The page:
5 Works of Art You Didn’t Know You Could See in Birmingham

June 12, 2015 | By | Comments (0)

Here in the Magic City, we are proud to have one of the best museums in the region with the Birmingham Museum of Art. Today, BMA kicks off its 11th annual Art on the Rocks series, an after-hours party drawing bands, food trucks, guest speakers, and hands-on activities to the museum every second Friday throughout the summer months. This year, we are partnering up with BMA and local artisan market Pepper Place Pop-Up to host an emerging Southern designer showcase that will coincide with the festivities. In anticipation of the big event, we round-up five of the museum’s most captivating pieces—all beloved works from world-famous artists. Who knew all of this was right in our backyard?

The Green Apple, Georgia O’Keeffe, 1922. American art collection. 14 ⅛ X 12 ½ inches.

Photo courtesy of Birmingham Museum of Art

1. The Green Apple by Southwestern artist Georgia O’Keeffe is one of the most significant early modern paintings in the museum’s American collection. Widely known as the mother of American Modernism, The Green Apple is inspired by a completely different art movement called Precisionism. Completed in 1922, Georgia O’Keeffe said The Green Apple portrays her notion of simple, meaningful life.

Photo courtesy of Birmingham Museum of Art

Photo courtesy of Birmingham Museum of Art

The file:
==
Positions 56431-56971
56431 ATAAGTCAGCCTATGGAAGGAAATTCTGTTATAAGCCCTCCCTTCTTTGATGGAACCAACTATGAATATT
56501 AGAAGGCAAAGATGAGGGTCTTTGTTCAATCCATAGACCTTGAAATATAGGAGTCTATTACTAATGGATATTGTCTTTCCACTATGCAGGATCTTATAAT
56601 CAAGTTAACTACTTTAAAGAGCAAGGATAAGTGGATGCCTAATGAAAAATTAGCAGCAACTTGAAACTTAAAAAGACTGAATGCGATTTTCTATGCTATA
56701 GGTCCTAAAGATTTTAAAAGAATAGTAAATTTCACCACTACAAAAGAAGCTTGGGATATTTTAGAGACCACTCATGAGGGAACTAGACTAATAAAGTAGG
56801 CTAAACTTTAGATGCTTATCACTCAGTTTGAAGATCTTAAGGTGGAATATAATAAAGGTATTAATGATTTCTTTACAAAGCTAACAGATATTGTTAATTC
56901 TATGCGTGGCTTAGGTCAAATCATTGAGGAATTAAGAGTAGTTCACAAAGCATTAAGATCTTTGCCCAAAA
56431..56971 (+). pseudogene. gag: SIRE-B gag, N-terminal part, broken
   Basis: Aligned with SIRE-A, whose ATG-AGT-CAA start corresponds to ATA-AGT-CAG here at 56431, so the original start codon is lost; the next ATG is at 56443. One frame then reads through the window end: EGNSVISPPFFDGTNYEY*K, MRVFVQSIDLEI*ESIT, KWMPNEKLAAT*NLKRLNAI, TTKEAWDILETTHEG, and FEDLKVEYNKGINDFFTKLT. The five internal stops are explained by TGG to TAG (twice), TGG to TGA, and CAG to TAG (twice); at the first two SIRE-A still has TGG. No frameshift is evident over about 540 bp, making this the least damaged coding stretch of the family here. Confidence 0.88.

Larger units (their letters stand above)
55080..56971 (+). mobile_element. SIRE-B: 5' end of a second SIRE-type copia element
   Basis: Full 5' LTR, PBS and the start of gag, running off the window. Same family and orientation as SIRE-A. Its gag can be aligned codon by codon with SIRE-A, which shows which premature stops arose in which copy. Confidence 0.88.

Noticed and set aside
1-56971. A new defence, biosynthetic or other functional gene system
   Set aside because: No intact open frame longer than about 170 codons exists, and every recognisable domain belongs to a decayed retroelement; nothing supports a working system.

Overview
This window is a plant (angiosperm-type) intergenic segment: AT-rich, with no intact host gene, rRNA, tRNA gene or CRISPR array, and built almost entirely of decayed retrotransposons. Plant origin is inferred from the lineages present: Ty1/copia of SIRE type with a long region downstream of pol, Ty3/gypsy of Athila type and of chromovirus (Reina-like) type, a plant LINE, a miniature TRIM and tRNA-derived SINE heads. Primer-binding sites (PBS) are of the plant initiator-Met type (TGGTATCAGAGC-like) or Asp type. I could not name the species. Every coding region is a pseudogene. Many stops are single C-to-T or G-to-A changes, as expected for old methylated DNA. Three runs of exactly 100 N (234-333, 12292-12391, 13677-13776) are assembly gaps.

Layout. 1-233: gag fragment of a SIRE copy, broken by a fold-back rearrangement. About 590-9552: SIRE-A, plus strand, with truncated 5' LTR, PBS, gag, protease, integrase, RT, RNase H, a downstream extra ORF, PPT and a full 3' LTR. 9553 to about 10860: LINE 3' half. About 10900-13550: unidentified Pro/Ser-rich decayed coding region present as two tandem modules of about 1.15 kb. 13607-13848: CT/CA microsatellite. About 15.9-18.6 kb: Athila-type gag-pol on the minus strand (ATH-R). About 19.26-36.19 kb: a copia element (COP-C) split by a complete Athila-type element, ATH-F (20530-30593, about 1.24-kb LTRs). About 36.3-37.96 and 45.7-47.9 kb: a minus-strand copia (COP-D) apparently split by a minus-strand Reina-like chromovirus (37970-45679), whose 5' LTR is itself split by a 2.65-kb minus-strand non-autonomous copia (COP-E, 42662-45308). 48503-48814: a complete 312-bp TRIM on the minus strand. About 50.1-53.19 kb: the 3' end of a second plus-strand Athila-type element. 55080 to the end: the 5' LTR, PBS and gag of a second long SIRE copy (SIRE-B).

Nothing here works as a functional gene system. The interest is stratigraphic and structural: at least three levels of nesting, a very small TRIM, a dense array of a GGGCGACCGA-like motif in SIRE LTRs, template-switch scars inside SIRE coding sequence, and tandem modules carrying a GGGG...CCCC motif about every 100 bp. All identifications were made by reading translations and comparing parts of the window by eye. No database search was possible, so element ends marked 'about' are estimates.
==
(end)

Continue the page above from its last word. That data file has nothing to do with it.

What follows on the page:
2. Born in Ensley, Alabama, Kerry James Marshall’s paintings draw inspiration from his upbringing in the African-American community. Critically acclaimed for the dynamic nature of his work, Kerry James Marshall is regularly featured in the National Gallery of Art. School of Beauty, School of Culture made headlines in 2013, when a couple got married in front of his painting at the BMA.

courbet e1434061210750 5 Works of Art You Didnt Know You Could See in Birmingham

Photo courtesy of Birmingham Museum of Art

3. Gustave Courbet, a realist painter from France was known for the texture and visual drama of his work, creating sublime and beautiful landscapes. Gustave Courbet’s Entrée d’un Gave was rescued from nazi Germany and the destruction of WWII by the real Monuments men.

Lady Helen Vincent, Viscountess d’Abernon, John Singer Sargent, United States, 1856, oil on canvas, painting

Photo courtesy of Birmingham Museum of Art

4. John Singer Sargent, a portraitist of the Gilded Age was known for his brushwork, affinity for rich colors, and juxtaposition of light and dark tones to make a striking portrait. Although John Singer Sargent painted many aristocrats, the muse for this portrait in particular was special. The real Lady Helen Vincent is famous for being associated with “the souls” a group of dignified intellectuals and politicians who were known for being smart, beautiful, and rich.

Flin Flon VI, Frank Stella, United States, born 1936, polymer and fluorescent polymer on canvas, painting

Photo courtesy of Birmingham Museum of Art

5. Having recently travelled to the Middle East in 1963, Frank Stella was heavily influenced by Islamic art for his abstract geometric series Flin Flon. Many historians and critics have noted, a close tie between Stella’s work in Flin Flon and Islamic ornament. VI is a painting in the Flin Flon series, named after the Canadian town of Flin Flon in Manitoba.


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